At National Review, Alvin S. Felzenberg calls Scott Brown's victory a "Vindication of the Cambridge Cop," referencing the incident last year in which Henry Louis Gates Jr. was arrested by Cambridge Police Officer James Crowley for "breaking into" his own home:
Scott Brown's victory in Massachusetts is more than just a defeat for President Obama and the priorities his administration has established during his first year in office. It is an outright rejection of the "identity" politics he and his party have championed for more than a generation.
A friend of mine put it best when he asked me when the Democratic party ceased voicing the concerns of ordinary Americans, working-class Americans, ethnic voters, and people trying not just to make ends meet, but to actually get ahead? I told him 1972. That was the year the Democrats nominated George McGovern. They treated themselves to one heck of a convention at which group after group championed its "rights" and voiced its "grievances."
So Felzberg, says, Brown's victory was a win for the white working class and a loss for "identity politics," which continues the proud conservative tradition of pretending white identity politics don't exist while invoking them in as explicit terms as possible. Note how, merely a few years after the end of Jim Crow, Felzberg finds the idea that black people would have to fight for their rights or that they might have "grievances" after spending most of the century as second-class citizens preposterous. This guy is a historian.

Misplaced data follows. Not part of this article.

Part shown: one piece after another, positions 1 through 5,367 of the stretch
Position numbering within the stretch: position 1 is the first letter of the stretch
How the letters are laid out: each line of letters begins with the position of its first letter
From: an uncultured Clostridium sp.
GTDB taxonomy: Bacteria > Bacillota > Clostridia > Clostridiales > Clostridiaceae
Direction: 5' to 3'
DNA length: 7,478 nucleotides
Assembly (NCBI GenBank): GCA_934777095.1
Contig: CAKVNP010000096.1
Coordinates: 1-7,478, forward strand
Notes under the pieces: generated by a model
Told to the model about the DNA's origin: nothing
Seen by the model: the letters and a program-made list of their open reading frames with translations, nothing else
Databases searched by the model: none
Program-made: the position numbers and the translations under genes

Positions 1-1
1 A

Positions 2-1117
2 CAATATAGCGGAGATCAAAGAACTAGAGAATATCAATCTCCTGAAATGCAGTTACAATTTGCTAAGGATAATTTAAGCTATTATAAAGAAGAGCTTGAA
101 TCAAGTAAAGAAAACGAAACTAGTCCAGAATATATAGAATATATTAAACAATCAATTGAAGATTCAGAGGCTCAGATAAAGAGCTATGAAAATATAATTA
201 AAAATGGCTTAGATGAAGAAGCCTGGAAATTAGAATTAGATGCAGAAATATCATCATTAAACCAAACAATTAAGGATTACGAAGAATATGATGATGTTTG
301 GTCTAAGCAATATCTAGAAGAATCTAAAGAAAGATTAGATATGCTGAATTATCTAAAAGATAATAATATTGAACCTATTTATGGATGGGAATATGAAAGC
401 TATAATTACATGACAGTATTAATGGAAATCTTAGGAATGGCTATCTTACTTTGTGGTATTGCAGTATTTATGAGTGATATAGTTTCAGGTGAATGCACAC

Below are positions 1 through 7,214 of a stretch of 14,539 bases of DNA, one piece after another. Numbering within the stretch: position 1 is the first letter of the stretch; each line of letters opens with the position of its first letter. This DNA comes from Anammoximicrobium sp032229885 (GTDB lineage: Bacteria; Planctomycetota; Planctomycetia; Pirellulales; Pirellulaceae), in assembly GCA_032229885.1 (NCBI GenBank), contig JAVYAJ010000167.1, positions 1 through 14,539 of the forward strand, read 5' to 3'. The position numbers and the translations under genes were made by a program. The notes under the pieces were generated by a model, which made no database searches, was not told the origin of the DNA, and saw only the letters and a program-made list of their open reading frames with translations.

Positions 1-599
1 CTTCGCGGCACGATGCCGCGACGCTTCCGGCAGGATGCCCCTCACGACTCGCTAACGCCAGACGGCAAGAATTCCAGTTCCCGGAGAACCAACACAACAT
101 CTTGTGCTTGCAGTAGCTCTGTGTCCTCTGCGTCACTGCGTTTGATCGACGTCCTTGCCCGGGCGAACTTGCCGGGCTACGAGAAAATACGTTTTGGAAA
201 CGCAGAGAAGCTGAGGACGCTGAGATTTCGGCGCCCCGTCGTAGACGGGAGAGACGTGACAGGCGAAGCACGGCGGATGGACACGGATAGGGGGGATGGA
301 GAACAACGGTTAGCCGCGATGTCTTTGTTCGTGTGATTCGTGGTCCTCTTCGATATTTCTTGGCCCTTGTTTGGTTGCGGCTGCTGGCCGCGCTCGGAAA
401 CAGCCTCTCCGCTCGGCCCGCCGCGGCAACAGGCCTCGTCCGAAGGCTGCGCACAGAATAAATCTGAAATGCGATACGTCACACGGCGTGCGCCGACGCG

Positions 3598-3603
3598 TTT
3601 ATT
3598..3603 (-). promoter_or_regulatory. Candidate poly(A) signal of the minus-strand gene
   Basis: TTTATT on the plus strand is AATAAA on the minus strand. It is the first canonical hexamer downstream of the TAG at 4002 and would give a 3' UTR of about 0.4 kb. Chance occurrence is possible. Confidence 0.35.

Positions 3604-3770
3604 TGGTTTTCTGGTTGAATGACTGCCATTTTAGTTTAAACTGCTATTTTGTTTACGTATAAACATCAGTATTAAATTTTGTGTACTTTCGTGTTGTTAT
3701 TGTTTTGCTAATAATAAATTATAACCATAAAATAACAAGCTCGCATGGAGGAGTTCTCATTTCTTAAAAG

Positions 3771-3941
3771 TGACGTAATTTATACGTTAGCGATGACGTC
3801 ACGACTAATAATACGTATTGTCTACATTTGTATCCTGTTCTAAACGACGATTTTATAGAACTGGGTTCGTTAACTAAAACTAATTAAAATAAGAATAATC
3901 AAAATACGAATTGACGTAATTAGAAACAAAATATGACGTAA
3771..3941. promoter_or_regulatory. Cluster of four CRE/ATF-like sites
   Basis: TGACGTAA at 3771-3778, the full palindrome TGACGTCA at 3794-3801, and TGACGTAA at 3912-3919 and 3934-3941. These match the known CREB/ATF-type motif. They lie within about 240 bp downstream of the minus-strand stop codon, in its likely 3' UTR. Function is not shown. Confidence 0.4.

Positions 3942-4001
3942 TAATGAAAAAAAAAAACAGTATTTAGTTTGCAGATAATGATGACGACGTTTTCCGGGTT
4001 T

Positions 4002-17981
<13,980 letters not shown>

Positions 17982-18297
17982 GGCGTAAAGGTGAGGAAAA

This is how Felzberg sees the story between Gates and Crowley playing out:
A white Cambridge police officer, having been praised for his work to promote diversity and tolerance, residing in a modest home, becomes a nationally known figure, courtesy of the president of the United States. Meanwhile, the African-American professor, reported to own more than one European-made luxury car, as well as a summer home in Martha's Vineyard, talks of pending book deals and PBS documentaries about the case. The endless "dialogue" ended in a celebrated "beer summit," with the officer carefully "muzzled" by his union handlers.
I'm really not sure how to respond to this because I think it speaks for itself. Felzberg thinks there's something outrageous about Gates, an "African-American professor," owning "more than one European-made luxury car," while a white guy like Crowley has to work for a living.
For Felzberg, Obama's presidency is an ongoing symbol of the inversion of the correct social order, where white people have political power and black people know their place. This is the ugly subtext of Peggy Noonan and Mike Barnicle swooning that Brown "looks like an American," as though "American" meant "white." Obama's presidency is something to be "corrected."
The undercurrent of white triumphalism simmering just below the surface on some segments of the right has to be -- along with potential Democratic capitulation on the health care bill -- among the most irritating parts of the Massachusetts aftermath.
-- A. Serwer